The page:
Common Problems & Solutions:
  • Problem: If the lid is metal, it can rust and will obstruct an airtight seal. Plastic lids, commonly found on smaller pumps, are mostly maintenance free.
    Solution: Overhauls which involve removing rust and lubricating the rubber seal will prevent air leaks (sucking air). Keep the plastic lids properly lubricated and clean.

Teflon Tape: a thin fabric provided on a roll used to coat threaded plumbing fittings to prevent leaks.

    Common Problems & Solutions:
  • Problem: If not wound onto the threads in the proper direction, the tape can unravel as the threads are turned.
    Solution: Always wrap the threads going counterclockwise. On pump discharges, use a combination of Teflon tape and silicone sealant for the best seal.

Telepole: a metal or fiberglass pole that commonly extends to twice its original length with the two sections locking together. The telepole is used with most pool and spa cleaning tools.

    Common Problems & Solutions:
  • Problem: The metal pole end can become bent, restricting the removal and installation of the cleaning tools. The locking mechanisms can be problematic.
    Solution: Always treat with care, and hang poles rather than stand on end. Keep the locking mechanism lubricated and do not over extend pole and push too hard, as this may result in the pole bending. Do not use near overhead power lines.

Turbidity: cloudiness.

    Common Problems & Solutions:
  • Problem: Turbidity restricts the ability to see “through” the water.
    Solution: Keep the filtration system clean at proper flow rates and keep chemicals at proper levels.

Turnover Rate: The amount of time required for a circulation system to filter 100 percent of the pool water.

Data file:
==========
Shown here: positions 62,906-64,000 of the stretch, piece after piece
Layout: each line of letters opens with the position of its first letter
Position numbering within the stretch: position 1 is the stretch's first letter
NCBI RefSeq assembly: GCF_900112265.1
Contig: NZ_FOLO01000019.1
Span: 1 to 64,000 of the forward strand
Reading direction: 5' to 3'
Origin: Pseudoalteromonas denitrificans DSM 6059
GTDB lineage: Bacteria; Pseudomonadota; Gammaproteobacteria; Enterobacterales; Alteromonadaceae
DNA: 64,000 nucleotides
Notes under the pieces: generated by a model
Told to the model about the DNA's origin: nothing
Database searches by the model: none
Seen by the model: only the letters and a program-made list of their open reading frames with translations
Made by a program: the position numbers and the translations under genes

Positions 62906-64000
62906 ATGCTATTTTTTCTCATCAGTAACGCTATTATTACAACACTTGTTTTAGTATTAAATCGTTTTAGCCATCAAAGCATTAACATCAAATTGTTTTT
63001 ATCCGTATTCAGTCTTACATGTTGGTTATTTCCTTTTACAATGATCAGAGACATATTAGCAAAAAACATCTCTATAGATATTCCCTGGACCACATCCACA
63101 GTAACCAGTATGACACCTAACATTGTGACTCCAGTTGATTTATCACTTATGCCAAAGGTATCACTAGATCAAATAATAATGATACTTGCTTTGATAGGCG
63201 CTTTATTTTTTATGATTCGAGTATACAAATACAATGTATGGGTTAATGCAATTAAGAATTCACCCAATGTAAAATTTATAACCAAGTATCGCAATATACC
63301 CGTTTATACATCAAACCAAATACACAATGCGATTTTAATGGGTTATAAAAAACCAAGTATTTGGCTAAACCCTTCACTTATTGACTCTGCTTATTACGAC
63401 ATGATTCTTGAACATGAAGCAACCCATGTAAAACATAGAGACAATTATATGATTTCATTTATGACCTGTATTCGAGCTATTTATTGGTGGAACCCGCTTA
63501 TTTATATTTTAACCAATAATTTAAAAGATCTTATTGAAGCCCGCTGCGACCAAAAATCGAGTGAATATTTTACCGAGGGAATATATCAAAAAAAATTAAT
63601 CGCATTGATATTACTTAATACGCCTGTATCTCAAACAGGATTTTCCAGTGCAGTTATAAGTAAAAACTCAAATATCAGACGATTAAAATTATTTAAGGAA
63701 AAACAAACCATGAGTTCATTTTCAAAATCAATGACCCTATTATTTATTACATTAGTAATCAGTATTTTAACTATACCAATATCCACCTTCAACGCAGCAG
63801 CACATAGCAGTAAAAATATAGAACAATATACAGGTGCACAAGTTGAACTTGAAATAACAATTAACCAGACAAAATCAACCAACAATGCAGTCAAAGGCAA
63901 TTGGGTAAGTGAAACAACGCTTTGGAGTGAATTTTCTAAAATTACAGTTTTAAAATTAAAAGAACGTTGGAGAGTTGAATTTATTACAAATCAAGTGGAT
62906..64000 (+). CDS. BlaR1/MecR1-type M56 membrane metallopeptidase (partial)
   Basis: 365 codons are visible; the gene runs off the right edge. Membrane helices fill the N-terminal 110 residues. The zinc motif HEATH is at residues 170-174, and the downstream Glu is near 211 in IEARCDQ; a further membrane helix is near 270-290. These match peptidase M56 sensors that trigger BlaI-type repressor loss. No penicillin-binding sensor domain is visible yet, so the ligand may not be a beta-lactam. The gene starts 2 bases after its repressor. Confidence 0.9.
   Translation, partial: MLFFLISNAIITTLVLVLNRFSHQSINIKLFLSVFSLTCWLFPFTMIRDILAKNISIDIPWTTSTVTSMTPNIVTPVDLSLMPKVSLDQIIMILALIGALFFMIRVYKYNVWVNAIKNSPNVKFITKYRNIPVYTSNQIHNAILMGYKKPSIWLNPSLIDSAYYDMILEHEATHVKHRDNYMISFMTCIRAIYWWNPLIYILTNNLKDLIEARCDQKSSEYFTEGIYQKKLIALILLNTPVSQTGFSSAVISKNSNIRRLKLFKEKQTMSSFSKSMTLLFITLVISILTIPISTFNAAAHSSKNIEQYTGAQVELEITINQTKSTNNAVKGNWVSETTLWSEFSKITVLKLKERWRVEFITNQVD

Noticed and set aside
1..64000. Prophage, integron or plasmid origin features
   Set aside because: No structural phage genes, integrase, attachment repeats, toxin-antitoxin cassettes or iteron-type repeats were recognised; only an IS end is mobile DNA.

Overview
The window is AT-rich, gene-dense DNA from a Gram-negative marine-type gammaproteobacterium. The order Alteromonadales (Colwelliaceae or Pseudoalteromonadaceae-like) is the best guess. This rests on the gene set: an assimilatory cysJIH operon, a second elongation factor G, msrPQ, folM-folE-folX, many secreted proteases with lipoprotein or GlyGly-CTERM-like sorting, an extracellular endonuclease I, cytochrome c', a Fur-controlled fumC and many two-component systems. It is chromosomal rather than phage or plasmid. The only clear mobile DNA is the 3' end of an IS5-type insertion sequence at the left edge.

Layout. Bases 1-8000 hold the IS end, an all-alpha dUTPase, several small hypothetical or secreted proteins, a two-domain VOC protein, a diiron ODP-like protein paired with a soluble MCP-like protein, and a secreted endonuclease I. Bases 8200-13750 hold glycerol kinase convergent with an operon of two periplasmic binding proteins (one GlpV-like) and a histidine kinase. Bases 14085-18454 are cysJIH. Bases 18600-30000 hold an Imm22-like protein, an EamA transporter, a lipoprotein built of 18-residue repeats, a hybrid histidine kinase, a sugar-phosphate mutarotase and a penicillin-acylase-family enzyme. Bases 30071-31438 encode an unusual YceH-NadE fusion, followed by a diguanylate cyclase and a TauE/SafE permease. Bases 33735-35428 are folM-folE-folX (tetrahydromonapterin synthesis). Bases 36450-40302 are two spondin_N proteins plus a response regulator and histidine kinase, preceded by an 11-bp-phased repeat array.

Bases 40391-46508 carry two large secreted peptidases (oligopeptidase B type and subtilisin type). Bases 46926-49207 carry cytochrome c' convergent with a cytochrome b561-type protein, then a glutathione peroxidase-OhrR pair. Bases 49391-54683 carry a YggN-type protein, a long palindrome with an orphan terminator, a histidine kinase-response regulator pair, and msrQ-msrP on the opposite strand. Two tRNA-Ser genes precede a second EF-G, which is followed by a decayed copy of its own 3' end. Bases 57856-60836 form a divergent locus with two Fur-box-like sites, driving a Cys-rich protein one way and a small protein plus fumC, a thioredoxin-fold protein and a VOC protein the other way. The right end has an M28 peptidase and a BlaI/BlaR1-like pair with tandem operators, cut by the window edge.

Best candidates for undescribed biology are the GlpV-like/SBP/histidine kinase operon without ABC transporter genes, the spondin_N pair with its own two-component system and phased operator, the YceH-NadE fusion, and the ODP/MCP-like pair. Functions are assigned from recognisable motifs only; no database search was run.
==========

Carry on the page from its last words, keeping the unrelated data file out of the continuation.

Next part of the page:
Common Problems & Solutions:
  • Problem: When renovating a pool, the pump may be required to be upgraded for a quicker turnover rate.
    Solution: Once the pump is sized and installed, the turnover rate cannot be altered or changed, it can only be maintained by checking and maintaining your flowrate.

Valve: a device in plumbing that controls the flow of water. Three common styles of valves are wafer, ball, and gate. Wafer and ball style are similar. A wafer valve involves a circular disc, and a ball valve has a sphere with a hole through the center. Both styles are connected to an arm style handle, which goes from open to closed position with ¼ swing of the handle. When the handle is perpendicular to the valve and piping, it is closed. When parallel, it’s open. A gate style valve involves a sliding plate which is threaded. As you spin the wheel style handle, the threaded rod connected to the sliding plate closes the valve as you spin clockwise and opens the valve as you spin counterclockwise.

    Common Problems & Solutions:
  • Problem: The primary problem with the valves or valving systems (called manifolds) is not the failure of the valve, but more understanding the valve positions and how they are set at your pool for the desired mode. Air leaking at valves on the suction side of the pump can be common. Water leaks on the pressure side are also ordinary.
    Solution: Valves with threaded connections can be reused during a plumbing repair if the valve opens and closes properly and doesn’t leak. However, the correction of most valve problems involves removal and replacement of the valve and surrounding plumbing.

Weir: the barrier in a skimmer over which water flows. A floating weir raises and lowers its level to match the water level in a pool or spa. Another type is shaped like a barrel and floats up and down inside the skimmer basket. The design is such that the top ¼” to ½” of water constantly flows into the skimmer basket. This flow pattern of water collects the floating debris in a pool. Proper skimmer function will reduce the need for vacuuming.

    Common Problems & Solutions:
  • Problem: The weir can get stuck on the sidewalls of the skimmer if not aligned, and will restrict water from flowing into the skimmer, also causing loss of flow, due to the pump sucking air. Weirs, as with many pool parts, have to be made of plastic, which is impervious to corrosion from pool chemicals. The plastic becomes brittle over time, and the weirs commonly break or crack.
    Solution: A weir can be trimmed to free an obstructed pattern of movement. However, due to the fact that they are relatively inexpensive and the replacement is easily completed, this is a common replacement part through the summer. Frequently check all weirs for proper placement and unobstructed movement.